“Cruel To Be Kind” has always been one of my favorites from the self proclaimed “Jesus of Cool”, Nick Lowe. It was his highest charting single in the U.S., reaching #12 on the Billboard charts in 1979. Interestingly enough, it reached #12 on the U.K, Australian and Canadian charts, as well.
Here’s a few interesting notes about the song:
  • “Cruel To Be Kind” was one of 206 videos that were played on MTV’s very first day of broadcasting, August 1, 1981
  • The video re-enacts his wedding with Carlene Carter (June’s daughter) and also features Rockpile bandmate, Dave Edmunds, as the limo driver.
  • The song was originally written for Nick’s earlier band, Brinsley Schwarz, but never got released
  • It also appeared – in a different, slower version – as the B side to the single “Little Hitler”
 Well, I do my best to understand, dear
But you still mystify
And I want to know why
I pick myself up off the ground
To have you knock me back down
Again and again
And when I ask you to explain, you say
Nick was no stranger to conflict and chaos himself; he earned his nickname “Basher” due to his unique style in the recording studio, both as producer and performer. He was known to urge his bands to just “Bash it out…we’ll tart it up later” to get the raw, rough sound that his record label, Stiff Records, became so well known for.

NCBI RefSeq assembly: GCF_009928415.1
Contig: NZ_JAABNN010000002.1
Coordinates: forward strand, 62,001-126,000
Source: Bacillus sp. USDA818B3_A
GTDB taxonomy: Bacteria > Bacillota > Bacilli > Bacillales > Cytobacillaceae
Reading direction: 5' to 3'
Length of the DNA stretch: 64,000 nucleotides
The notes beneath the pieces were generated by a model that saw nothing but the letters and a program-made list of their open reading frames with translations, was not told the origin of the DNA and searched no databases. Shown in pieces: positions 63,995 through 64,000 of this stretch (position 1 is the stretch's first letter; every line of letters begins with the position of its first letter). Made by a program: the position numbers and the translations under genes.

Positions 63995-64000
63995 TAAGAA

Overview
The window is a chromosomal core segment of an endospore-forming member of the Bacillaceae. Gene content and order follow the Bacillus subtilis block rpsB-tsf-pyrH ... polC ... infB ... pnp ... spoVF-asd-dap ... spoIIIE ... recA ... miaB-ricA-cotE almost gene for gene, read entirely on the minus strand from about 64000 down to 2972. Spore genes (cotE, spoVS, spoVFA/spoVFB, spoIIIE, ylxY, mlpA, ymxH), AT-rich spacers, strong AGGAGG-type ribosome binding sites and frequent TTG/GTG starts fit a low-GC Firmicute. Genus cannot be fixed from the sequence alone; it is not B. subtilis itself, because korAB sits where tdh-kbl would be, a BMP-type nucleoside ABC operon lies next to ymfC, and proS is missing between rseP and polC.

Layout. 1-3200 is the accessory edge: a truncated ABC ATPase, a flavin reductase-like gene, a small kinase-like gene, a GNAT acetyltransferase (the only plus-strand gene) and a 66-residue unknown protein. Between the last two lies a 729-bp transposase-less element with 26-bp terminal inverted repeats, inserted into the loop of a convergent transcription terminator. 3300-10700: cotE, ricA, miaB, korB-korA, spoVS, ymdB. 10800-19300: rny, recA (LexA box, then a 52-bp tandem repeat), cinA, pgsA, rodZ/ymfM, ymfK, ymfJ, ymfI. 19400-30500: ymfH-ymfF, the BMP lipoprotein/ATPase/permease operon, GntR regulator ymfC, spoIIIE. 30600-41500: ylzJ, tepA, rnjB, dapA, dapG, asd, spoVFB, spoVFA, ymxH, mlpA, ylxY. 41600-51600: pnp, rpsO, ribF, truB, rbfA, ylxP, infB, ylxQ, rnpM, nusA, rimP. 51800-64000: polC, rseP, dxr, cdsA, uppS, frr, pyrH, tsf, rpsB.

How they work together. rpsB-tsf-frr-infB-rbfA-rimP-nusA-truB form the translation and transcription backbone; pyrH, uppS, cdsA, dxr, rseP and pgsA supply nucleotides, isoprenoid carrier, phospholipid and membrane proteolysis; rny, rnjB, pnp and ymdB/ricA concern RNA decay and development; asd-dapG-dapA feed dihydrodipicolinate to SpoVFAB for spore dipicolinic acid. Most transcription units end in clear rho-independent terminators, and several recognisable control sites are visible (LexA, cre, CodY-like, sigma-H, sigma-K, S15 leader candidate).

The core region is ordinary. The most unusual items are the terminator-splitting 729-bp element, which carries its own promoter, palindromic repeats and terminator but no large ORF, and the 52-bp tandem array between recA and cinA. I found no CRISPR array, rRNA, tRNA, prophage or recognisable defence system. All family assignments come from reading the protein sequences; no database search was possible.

So, if you are one of those who prefers a dash of drama to liven your day and a few tears mixed with your laughter, or if you prefer a more peaceful union, either way, the Basher is sure to get your blood flowing with this one every time.
Enjoy the original here

Source for this post included:

You Turn And Run


Where shall I go from your Spirit? Or where shall I flee from your presence? ~ Psalm 139:7

We hear you’re leaving, that’s OK
I thought our little wild time had just begun